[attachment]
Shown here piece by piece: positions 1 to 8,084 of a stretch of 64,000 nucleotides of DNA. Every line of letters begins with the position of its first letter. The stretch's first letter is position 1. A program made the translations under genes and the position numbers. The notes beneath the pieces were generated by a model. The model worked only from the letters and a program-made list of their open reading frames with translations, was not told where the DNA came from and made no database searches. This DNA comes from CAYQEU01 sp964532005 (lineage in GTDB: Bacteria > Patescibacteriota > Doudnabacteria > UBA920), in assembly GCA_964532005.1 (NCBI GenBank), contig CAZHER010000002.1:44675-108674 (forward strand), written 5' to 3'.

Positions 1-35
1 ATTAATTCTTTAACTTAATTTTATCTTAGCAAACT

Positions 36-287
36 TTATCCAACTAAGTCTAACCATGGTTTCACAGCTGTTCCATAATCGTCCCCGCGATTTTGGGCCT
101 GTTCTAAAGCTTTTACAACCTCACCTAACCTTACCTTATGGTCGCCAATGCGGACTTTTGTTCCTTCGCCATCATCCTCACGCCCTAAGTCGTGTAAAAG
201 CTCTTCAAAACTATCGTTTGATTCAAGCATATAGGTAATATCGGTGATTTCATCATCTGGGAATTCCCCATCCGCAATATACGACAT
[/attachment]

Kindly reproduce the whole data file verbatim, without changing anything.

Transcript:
Shown here piece by piece: positions 1 to 8,084 of a stretch of 64,000 nucleotides of DNA. Every line of letters begins with the position of its first letter. The stretch's first letter is position 1. A program made the translations under genes and the position numbers. The notes beneath the pieces were generated by a model. The model worked only from the letters and a program-made list of their open reading frames with translations, was not told where the DNA came from and made no database searches. This DNA comes from CAYQEU01 sp964532005 (lineage in GTDB: Bacteria > Patescibacteriota > Doudnabacteria > UBA920), in assembly GCA_964532005.1 (NCBI GenBank), contig CAZHER010000002.1:44675-108674 (forward strand), written 5' to 3'.

Positions 1-35
1 ATTAATTCTTTAACTTAATTTTATCTTAGCAAACT

Positions 36-287
36 TTATCCAACTAAGTCTAACCATGGTTTCACAGCTGTTCCATAATCGTCCCCGCGATTTTGGGCCT
101 GTTCTAAAGCTTTTACAACCTCACCTAACCTTACCTTATGGTCGCCAATGCGGACTTTTGTTCCTTCGCCATCATCCTCACGCCCTAAGTCGTGTAAAAG
201 CTCTTCAAAACTATCGTTTGATTCAAGCATATAGGTAATATCGGTGATTTCATCATCTGGGAATTCCCCATCCGCAATATACGACAT